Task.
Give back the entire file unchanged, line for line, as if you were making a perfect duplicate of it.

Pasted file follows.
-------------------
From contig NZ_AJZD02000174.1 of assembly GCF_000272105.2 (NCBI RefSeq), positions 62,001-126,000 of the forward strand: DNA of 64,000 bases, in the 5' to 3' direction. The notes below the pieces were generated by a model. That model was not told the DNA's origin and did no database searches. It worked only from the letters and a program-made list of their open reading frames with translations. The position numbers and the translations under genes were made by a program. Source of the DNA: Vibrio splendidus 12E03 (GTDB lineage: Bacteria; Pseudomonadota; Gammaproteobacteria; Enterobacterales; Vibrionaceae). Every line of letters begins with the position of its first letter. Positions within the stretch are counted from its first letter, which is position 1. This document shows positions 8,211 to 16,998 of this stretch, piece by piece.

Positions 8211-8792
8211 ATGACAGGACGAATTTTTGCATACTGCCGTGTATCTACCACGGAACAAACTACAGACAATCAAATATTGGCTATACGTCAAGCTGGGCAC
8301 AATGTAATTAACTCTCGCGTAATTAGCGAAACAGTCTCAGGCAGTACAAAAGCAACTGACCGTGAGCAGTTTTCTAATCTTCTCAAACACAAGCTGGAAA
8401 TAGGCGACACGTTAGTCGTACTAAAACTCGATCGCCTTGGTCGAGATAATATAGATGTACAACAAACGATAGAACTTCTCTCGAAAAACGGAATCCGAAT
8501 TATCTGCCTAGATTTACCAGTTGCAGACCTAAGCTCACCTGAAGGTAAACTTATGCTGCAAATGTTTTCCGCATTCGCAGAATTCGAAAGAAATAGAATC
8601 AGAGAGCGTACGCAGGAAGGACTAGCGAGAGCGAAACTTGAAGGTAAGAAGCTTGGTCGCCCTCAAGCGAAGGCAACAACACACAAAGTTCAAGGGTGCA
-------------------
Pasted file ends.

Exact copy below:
From contig NZ_AJZD02000174.1 of assembly GCF_000272105.2 (NCBI RefSeq), positions 62,001-126,000 of the forward strand: DNA of 64,000 bases, in the 5' to 3' direction. The notes below the pieces were generated by a model. That model was not told the DNA's origin and did no database searches. It worked only from the letters and a program-made list of their open reading frames with translations. The position numbers and the translations under genes were made by a program. Source of the DNA: Vibrio splendidus 12E03 (GTDB lineage: Bacteria; Pseudomonadota; Gammaproteobacteria; Enterobacterales; Vibrionaceae). Every line of letters begins with the position of its first letter. Positions within the stretch are counted from its first letter, which is position 1. This document shows positions 8,211 to 16,998 of this stretch, piece by piece.

Positions 8211-8792
8211 ATGACAGGACGAATTTTTGCATACTGCCGTGTATCTACCACGGAACAAACTACAGACAATCAAATATTGGCTATACGTCAAGCTGGGCAC
8301 AATGTAATTAACTCTCGCGTAATTAGCGAAACAGTCTCAGGCAGTACAAAAGCAACTGACCGTGAGCAGTTTTCTAATCTTCTCAAACACAAGCTGGAAA
8401 TAGGCGACACGTTAGTCGTACTAAAACTCGATCGCCTTGGTCGAGATAATATAGATGTACAACAAACGATAGAACTTCTCTCGAAAAACGGAATCCGAAT
8501 TATCTGCCTAGATTTACCAGTTGCAGACCTAAGCTCACCTGAAGGTAAACTTATGCTGCAAATGTTTTCCGCATTCGCAGAATTCGAAAGAAATAGAATC
8601 AGAGAGCGTACGCAGGAAGGACTAGCGAGAGCGAAACTTGAAGGTAAGAAGCTTGGTCGCCCTCAAGCGAAGGCAACAACACACAAAGTTCAAGGGTGCA